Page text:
« Reply #4 on: Jul 05, 2006, 05:30 pm »
I believe written notes are the standard, and also the best way for actors to deal with them.

If you give them verbally to them, then they have to write them down or look over them, so handing them the written notes is the best way.

Now, I can not help you in keeping actors from dumping them in the trash can on the way out of the rehearsal room.
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JenniferEver

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Re: Giving line notes - a real novice question
« Reply #5 on: Jul 06, 2006, 12:40 pm »
I've never given or received a written line note in my life!

I have so much to learn.

So it would be a sheet or a post it that says something like

Matt p.23 : "harmless, yes a fibroma NOTHING TO WORRY ABOUT"

with the highlighted, underlined, circled part being the thing that was messed up?


ORTaurean

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Re: Giving line notes - a real novice question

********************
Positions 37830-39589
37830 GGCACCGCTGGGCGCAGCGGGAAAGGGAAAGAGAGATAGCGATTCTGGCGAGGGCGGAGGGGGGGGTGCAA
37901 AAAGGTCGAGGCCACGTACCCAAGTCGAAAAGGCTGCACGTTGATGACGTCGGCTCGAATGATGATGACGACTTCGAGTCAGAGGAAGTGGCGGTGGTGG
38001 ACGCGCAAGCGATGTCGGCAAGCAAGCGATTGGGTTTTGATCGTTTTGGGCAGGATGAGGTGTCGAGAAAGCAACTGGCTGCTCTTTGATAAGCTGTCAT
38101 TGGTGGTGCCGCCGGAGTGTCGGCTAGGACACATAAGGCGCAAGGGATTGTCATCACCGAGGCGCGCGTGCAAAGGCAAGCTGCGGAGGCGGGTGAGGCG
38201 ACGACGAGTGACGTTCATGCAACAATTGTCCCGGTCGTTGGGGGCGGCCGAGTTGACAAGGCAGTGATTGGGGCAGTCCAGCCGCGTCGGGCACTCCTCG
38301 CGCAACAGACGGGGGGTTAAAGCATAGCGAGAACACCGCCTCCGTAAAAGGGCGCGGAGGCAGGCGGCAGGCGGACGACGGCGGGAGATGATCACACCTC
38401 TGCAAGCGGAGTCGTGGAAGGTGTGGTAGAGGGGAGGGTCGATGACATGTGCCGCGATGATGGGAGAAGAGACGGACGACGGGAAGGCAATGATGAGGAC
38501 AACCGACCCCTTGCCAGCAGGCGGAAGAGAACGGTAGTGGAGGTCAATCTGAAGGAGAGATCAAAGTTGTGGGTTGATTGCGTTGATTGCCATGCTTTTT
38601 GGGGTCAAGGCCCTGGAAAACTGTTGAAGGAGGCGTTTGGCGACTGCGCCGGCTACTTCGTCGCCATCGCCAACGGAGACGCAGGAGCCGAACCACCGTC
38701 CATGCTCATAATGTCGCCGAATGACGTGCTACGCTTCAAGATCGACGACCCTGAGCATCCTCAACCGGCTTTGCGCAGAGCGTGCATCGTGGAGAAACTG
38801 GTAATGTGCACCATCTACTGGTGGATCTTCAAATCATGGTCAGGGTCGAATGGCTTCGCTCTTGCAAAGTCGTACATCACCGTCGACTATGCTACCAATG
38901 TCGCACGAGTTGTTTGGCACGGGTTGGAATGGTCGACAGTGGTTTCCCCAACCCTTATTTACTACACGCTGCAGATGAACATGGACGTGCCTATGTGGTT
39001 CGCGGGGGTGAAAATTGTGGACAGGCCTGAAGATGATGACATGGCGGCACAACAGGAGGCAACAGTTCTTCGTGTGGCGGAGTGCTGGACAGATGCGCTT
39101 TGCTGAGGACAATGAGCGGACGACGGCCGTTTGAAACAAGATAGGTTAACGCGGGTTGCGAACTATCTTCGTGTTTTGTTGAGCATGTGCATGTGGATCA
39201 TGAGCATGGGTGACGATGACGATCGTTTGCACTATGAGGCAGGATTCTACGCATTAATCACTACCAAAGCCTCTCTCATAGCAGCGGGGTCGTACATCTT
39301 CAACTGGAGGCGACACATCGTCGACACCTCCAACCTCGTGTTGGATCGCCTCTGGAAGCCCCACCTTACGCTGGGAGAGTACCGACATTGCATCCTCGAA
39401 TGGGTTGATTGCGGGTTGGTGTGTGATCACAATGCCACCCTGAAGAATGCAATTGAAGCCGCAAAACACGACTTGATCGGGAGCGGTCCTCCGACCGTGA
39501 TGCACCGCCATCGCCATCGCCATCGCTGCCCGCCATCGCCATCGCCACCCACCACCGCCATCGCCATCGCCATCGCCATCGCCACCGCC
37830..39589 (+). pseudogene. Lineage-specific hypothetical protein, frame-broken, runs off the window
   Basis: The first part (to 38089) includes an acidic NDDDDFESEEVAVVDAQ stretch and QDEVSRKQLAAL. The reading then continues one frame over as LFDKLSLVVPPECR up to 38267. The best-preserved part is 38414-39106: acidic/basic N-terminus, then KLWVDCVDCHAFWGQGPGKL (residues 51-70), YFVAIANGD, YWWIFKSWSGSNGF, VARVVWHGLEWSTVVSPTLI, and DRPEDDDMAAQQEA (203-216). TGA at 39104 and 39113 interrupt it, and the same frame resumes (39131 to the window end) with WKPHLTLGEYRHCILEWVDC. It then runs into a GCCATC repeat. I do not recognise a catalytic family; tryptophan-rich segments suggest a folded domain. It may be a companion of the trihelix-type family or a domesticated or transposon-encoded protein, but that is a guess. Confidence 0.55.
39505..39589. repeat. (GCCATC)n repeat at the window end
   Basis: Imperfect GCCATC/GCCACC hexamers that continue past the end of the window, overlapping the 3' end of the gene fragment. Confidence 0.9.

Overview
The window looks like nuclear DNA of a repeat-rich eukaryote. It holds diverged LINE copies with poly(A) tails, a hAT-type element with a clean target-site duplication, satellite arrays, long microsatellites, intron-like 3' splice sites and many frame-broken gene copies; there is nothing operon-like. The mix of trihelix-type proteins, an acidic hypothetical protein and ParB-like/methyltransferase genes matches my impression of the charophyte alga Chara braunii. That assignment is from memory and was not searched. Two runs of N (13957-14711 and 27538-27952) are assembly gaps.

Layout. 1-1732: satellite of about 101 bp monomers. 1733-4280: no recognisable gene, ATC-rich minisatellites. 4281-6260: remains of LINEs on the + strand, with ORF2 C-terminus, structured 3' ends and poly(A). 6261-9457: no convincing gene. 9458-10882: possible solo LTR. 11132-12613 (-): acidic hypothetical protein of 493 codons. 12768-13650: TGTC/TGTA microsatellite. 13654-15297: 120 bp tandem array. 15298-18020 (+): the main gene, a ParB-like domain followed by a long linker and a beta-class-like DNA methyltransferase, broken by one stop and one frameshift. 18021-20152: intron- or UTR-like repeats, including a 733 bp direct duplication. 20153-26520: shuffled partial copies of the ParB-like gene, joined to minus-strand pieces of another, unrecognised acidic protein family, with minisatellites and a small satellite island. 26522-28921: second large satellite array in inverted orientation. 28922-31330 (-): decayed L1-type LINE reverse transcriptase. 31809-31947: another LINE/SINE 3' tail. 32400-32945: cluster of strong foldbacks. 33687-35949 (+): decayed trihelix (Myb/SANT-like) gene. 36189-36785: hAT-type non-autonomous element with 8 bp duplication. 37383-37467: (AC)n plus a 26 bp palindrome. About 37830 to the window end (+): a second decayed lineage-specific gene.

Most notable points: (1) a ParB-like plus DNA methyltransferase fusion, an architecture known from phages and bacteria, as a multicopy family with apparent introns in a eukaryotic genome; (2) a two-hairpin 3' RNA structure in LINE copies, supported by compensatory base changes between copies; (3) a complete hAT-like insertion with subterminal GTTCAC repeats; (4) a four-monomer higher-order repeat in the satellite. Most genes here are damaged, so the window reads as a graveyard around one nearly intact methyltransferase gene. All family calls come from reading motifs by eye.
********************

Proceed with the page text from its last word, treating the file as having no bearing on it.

« Reply #6 on: Jul 06, 2006, 02:06 pm »
I use a form, or if the ASM I'm using has one, I look it over and approve it.  (Mainly because I let my ASM do line notes and I want them to  be comfortable)

It has a section to check off what was wrong, ie - dropped line, missed cue, jumped, (even) check blocking,  etc.  A space for filling in the actor's name at the top and a space for the line to be written (shorthand) so the actor knows what they're looking at, and a place for the pg #.
Acting is standing up naked and turning around very slowly.
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megf

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Re: Giving line notes - a real novice question
« Reply #7 on: Jul 06, 2006, 08:00 pm »
If you have this kind of office budget - or are comfortable bringing in the materials yourself - 3x5 index cards work nicely. I know a choreographer whose preferred method is to take individual notes, much like BalletPSM's post-its, but a bit easier to shuffle through and hand out, and then walk about handing them off to performers at the end of the day.